This World list of Scleractinia ever described is part of the World Register of Marine Species (WoRMS), a global initiative to provide an online register of scientific names of all marine organisms. In this continuously updated list, users can find the taxonomic classification of scleractinians, with valid and invalid names of families, genera and species.


Owing to their calcareous (calcium carbonate) skeletons, scleractinian corals are well known as “stony corals”. They have been major reef-builders since the Triassic and became dominant after the Cretaceous. Nowadays, coral reefs are of economic importance as a source for food and as recreational attraction. Corals are important to other reef species that use them as food, shelter and substrate. Due to their attractive shape and colours, corals are harvested for the aquarium trade. They are popular research objects for many marine scientists. Hence, scleractinian corals have essential ecological, economic and scientific roles. Thus, there is a need for detailed overview of their names and classification. This overview has become available through the Word list of Scleractinia.


Scleractinia is an order in the subclass Hexacorallia, together with the subclasses Ceriantharia and Octocorallia. The three subclasses constitute the class Anthozoa, which is part of the phylum Cnidaria.



This section of the World Register of Marine Species (WoRMS) presents a continuously updated overview of scientific names and classifications of stony corals belonging to the order Scleractinia. This list started with overviews presented by Van der Land (1994) and Cairns et al. (1999, 2001). It was partly revised by Cairns (2009) for azooxanthellate species, which is periodically updated at: www.lophelia.org/coldwatercoralsbook. Taxa have been entered in the WoRMS database since 2007, for which the online Aphia platform of the Flanders Marine Institute (VLIZ) is used. Details on the history of WoRMS are presented by Appeltans et al. (2008, 2011), Costello et al. (2013) Horton et al. (2017), and Vandepitte et al. (2015, 2018). Through WoRMS, the contents of World list of Scleractinia is also updated in the Catalogue of Life (CoL)

Background and goal

A separate portal for the World list of Scleractinia has been introduced in 2018 to increase the list's recognition and visibility. It is aimed to present names that result from a science-based taxonomy, in which morphological and molecular criteria are used (Kitahara et al. 2016). In the last decade, various phylogeny reconstructions of scleractinian families and genera were published; for example on Acropora and Isopora (Wallace et al. 2007), Psammocoridae (Benzoni et al. 2010), Fungiidae (Gittenberger et al. 2011; Benzoni et al. 2012, Oku et al. 2017), Agariciidae (Kitahara et al. 2012), Deltocyathiidae (Kitahara et al. 2013), Dendrophylliidae (Arrigoni et al. 2014a), Lobophylliidae (Arrigoni et al. 2014b; Huang et al. 2016), Merulinidae (Huang et al. 2014), Pocilloporidae (Schmidt-Roach et al. 2014), and Poritidae (Kitano et al. 2014). Application of these phylogenetic models to taxonomic revisions resulted in new classifications, in which taxa moved from one genus or family to another one, usually forming new combination names.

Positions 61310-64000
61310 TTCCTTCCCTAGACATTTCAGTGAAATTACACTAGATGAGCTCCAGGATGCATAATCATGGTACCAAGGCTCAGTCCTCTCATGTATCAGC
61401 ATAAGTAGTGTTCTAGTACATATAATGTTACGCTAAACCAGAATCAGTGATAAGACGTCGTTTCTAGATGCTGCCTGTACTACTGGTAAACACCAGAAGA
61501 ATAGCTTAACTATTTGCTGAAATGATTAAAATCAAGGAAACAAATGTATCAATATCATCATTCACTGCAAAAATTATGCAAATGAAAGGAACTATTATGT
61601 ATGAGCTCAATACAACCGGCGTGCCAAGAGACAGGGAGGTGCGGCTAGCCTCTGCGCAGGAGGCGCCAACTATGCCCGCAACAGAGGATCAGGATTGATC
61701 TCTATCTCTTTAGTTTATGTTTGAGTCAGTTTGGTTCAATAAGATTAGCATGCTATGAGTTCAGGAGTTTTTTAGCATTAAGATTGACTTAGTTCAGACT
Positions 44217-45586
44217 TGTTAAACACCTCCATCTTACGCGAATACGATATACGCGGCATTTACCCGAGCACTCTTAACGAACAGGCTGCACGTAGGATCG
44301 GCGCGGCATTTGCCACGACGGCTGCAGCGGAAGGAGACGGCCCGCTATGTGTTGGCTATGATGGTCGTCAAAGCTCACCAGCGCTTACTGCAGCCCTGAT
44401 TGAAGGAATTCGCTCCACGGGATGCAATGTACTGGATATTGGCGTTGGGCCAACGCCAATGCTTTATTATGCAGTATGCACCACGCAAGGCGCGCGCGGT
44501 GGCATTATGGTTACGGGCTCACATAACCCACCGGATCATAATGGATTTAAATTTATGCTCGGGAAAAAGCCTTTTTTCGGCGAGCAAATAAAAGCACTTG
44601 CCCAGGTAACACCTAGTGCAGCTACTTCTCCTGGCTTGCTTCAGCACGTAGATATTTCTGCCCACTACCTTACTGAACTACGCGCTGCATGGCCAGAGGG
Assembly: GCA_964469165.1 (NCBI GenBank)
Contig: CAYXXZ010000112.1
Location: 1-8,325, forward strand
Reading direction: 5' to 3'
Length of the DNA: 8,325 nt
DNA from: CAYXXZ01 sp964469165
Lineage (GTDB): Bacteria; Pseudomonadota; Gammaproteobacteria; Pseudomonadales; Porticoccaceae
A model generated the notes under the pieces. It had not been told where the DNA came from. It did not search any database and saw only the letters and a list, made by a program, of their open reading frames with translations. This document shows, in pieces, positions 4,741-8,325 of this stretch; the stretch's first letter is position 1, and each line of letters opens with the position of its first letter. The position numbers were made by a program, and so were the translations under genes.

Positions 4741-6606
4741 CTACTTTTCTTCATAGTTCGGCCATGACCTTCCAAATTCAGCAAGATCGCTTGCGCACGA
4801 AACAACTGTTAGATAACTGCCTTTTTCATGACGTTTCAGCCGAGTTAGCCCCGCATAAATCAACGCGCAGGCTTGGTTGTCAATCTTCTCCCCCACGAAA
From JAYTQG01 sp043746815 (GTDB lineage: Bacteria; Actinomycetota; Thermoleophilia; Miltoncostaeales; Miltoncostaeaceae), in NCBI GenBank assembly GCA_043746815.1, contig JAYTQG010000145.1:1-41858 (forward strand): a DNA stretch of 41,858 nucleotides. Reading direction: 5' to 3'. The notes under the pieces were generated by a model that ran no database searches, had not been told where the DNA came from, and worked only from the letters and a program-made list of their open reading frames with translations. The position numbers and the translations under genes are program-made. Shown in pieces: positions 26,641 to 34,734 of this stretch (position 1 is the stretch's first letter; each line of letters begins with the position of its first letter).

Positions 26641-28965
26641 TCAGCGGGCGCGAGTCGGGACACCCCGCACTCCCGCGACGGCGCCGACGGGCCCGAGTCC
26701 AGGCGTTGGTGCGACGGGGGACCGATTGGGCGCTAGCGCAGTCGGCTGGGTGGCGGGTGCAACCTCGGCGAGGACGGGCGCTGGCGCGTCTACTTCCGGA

Problematic identifications

A science-based approach is usually not practiced in field guides and other popular publications, where the classification reflects the superficial overall similarity of coral morphologies. In the World list of Scleractinia, many species that resemble each other because of convergent evolution have become separated and do not belong to the same genus or even family anymore. This is not a new development. In the past, some superficially resembling species were also classified in different genera and families when their skeletal characters revealed other affinities, such as in the genera Heterocyathus (Caryophylliidae) and Heteropsammia (Dendrophyllidae). Both genera represent free-living, mobile corals that host a sipunculan worm inside their skeleton (Hoeksema and Best 1991, Hoeksema and Matthews 2015). They look very similar because of their convergent evolution but the structures of their skeletons differ and reveal that they are phylogenetically not closely related. One has to recognize the species by itself in order to know its name and not through its generic position.

Invalid names

Synonyms and old combination names are also mentioned in the World list of Scleractinia. When pages of specific taxa are consulted, information on their validity and possible synonyms is given. Valid new names are entered as soon as possible after their official publication. When the status of a name is unclear, it is indicated as nomen dubium (name of unknown or doubtful application) or nomen inquirendum (doubtful identity requiring further investigation). More explanations on the use of World list of Scleractinia can be found on the homepage of WoRMS

Two categories of scleractinians

World list of Scleractinia contains 1 698 valid names of living coral species, which either house symbiont unicellular algae of the genus Symbiodinium, or not, or only facultatively so, and are therefore categorized as zooxanthellate, azooxanthellate, or apozooxanthellate, respectively (Schuhmacher and Zibrowius 1985, Best 2001, Hoeksema and Matthews 2015). Most zooxanthellate coral species (about 50% of the total number) are reef-building (hermatypic) and live in warm, shallow water, whereas the majority of azooxanthellate scleractinians occur in deep, cold water, where only a couple of species are reef-building. So far, less than 100 names of extinct scleractinians are included but it is the intention of the editors to include more in the future. The editorial work is divided by the following editors:


Usage of data from the World list of Scleractinia in scientific publications should be acknowledged by citing as follows:

  • Hoeksema, B. W.; Cairns, S. (2024). World List of Scleractinia. Accessed at https://www.marinespecies.org/scleractinia on 2024-07-15
If the data from the World list of Scleractinia constitute a substantial proportion of the records used in analyses, the chief editor(s) of the database should be contacted. There may be additional data which may prove valuable to such analyses.

Individual pages are individually authored and dated. These can be cited separately: the proper citation is provided at the bottom of each page.



  • Appeltans W, Costello MJ, Vanhoorne B, Decock W, Vandepitte L, Hernandez F, Mees J, Vanden Berghe E. 2008. Aphia for a World Register of Marine Species (WoRMS). In: Mees J, Seys J (eds) Book of Abstracts VLIZ. Young Scientists’ Day, Brugge, Belgium, 29 February 2008. VLIZ Special Publication 40, Vlaams Instituut voor de Zee, Oostende, Belgium, p. 27.